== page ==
Studying and Keeping in Touch
First and foremost enjoy your baby this is such a short time and they grow up so quickly. There is NO EXPECTATION on you to do work activities or study.
If you wish to keep your hand in at work here are some suggestions:
- You should be allocated an educational supervisor during your leave ideally someone you know well and feel will be supportive.
- You can remain on ISCP for a reduced fee. This can then be used for reflective writing, recording courses and assessments on KIT days.
- You can discuss realistic goals for maternity leave or return to work.
There should be no expectation on you to do any form of work activity during maternity/adoption leave. However, you are entitled to a maximum of 10 Keeping in Touch (KIT days) during your leave or a maximum of 20 Shared Parental Leave in Touch (SPLiT) days [NHS Terms and Conditions of Service Handbook | NHS Employers].
These are paid when you return to work at your basic hourly rate minus any maternity pay/allowance received [NHS Terms and Conditions of Service Handbook | NHS Employers].
- If you wish to undertake KIT or SPLiT days or other work activities these should be supported. A proactive conversation around the use of KIT or SPLiT days provides a positive and encouraging workplace, acknowledges your place within the team and aids readiness for return to work.
- If possible, the KIT or SPLiT days should be allowed to take place in the department you will be returning too. This may require the provision of honorary contracts if they are changing area.
- They should not be used for service provision and ideally you should be supernumerary on those days.
- KIT or SPLiT days can be used for a number of purposes including attending courses or conferences then the trainee may apply for study funding for this purpose in line with local protocol.
To arrange a working day:
- Ideally the arrangements (but not necessarily specific dates) should be made prior to Maternity/Adoption leave with an identified supervising consultant, host trust medical staffing and TPD. Although this may not always be possible or opportunities arise after leave starts.
- Decide on your desired activity and gain support of supervising consultant.
- Seek approval from TPD.
- Contact payroll to arrange payment – they will require confirmation from your line manager.
- To be paid they need to be done during actual maternity leave - not accrued annual leave, during this time you should get TOIL.
Entitlement to study leave and expenses should continue while on maternity leave – this should be discussed with your TPD as usual. This can be very useful to keep your hand in and retain connection with the team.
- Can be used for courses as well.
- Concentrate on areas you lack confidence in.
- Can be done in your returning trust rather than your leaving trust.
- Contact the line manager and clinical leads for your returning trust to discuss arranging an honorary contract to cover indemnity etc.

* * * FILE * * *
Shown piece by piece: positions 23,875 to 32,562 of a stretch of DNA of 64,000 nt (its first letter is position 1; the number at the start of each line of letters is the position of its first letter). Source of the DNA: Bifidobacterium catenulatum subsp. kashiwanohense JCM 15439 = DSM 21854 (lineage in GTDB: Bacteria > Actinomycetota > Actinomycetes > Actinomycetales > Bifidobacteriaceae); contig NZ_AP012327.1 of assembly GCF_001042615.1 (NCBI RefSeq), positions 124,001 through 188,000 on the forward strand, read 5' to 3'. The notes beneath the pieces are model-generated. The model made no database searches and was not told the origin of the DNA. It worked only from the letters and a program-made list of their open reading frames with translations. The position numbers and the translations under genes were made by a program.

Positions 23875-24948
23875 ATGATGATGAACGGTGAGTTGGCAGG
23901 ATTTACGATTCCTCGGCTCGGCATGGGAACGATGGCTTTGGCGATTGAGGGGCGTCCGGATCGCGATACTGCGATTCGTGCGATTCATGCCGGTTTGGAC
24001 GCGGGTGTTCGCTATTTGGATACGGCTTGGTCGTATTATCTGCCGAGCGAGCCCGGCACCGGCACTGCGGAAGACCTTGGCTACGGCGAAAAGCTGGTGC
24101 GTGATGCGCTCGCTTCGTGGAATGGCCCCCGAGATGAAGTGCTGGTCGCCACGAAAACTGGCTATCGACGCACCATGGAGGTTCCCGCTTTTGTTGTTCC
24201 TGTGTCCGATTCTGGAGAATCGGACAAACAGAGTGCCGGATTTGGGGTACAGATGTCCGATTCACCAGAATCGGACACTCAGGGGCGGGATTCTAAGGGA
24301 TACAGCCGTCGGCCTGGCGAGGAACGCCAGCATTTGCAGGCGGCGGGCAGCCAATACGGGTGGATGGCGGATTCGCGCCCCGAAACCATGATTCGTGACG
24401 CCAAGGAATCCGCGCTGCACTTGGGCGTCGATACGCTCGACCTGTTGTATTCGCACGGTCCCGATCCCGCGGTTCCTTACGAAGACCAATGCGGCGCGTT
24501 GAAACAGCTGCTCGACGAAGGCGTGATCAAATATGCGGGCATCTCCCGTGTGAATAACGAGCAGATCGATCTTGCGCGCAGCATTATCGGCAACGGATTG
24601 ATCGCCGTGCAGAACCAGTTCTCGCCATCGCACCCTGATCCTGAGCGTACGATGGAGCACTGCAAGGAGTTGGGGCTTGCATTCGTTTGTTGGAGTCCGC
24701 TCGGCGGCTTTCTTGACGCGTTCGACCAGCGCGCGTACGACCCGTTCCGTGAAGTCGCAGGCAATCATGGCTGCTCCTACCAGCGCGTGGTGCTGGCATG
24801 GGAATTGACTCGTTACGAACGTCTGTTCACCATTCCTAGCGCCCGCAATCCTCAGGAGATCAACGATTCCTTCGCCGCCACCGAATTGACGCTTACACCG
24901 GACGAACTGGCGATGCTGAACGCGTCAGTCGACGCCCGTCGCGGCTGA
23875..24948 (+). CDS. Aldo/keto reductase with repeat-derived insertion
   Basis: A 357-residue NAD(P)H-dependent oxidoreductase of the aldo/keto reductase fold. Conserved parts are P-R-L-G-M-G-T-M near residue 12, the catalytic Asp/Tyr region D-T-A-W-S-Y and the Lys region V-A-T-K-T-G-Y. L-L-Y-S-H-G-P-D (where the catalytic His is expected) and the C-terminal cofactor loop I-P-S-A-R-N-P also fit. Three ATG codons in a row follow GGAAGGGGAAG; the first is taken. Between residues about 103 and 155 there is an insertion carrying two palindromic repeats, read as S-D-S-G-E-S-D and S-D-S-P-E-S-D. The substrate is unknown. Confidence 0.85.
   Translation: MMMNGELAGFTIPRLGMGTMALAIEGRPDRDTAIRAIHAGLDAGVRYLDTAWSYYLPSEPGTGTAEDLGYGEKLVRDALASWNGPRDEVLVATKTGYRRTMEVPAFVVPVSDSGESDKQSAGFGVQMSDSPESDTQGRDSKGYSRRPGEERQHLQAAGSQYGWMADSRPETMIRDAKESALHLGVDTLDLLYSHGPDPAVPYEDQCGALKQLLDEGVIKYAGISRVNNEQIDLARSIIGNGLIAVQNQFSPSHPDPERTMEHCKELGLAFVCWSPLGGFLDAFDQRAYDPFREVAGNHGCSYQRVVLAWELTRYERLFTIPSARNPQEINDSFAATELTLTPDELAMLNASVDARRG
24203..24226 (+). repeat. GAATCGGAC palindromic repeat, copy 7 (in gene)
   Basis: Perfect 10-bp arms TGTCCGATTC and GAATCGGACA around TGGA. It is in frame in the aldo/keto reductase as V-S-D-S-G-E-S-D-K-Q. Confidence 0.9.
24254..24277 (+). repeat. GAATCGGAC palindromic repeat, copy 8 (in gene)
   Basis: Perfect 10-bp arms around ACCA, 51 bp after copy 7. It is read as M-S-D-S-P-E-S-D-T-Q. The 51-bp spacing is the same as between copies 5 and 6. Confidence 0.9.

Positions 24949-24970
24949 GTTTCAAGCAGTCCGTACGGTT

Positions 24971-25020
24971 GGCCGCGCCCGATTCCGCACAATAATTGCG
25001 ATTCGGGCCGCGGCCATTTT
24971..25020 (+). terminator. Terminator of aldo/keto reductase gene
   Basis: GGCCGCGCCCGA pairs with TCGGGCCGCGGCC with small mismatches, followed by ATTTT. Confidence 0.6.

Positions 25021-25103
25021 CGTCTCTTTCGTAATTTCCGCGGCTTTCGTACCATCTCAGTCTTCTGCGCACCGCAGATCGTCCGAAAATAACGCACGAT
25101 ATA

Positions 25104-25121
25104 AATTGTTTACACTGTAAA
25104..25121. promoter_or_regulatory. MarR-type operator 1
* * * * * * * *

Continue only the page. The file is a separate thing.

- Pay will still be provided by your leaving trust.
- You can use KIT days for courses.
- Consider taking your baby to conferences.
- No need to work about colleagues/ rotas.
- More conferences are becoming baby/ child friendly.
- Babies can surprisingly good networking tools.
Finding time to work, study and raise a family will require creativity and maximising time efficiency. These are some tips from others who have been through it. More can tips can be found here.
- Tell yourself you are only going to read 1 page or do 10 questions – getting to your desk is the biggest hurdle – once you have done 10 questions you will likely continue.
- Go in to work 30 minutes early and study then rather than late in the evening.
- Go to bed with the kids and wake in the night or early morning to study.
- Use time in between cases to review flash cards or short videos online.
- If you can manage a bit of reading your confidence will likely be higher on return to work.
- Do not underestimate how sleep deprivation affects your memory and concentration and don’t beat yourself up.
- If you are struggling to study but still want to keep your hand in, read journals, listen to podcasts, YouTube videos of webinars for bite size information but don’t try and remember just read what interests you.
- Consider attending your local teaching programme – either virtually or you might be able to take the baby with you, seeing other adults can be very welcome.
- There are a range of resources available, one such is Orthobullets on your phone, you can do 1 or 2 exam questions while the baby is sleeping on you or feeding.
- Some babies will sleep and let you get a little time others only cat nap and of course you may have other children to look after so if your circumstances do not allow it don’t worry!
- Try making flash cards – 3 per study session/ day:
- Anatomy of 1 structure.
- 1 aspect of a pathology.
- 1 basic sciences concept.
- Review the flash cards made from the previous day and that day the previous week.
- Make a mind map of a subject before and after reading about it to see what you knew initially and how much you learned:
- Next time you go back to study the subject add to the map with a different colour.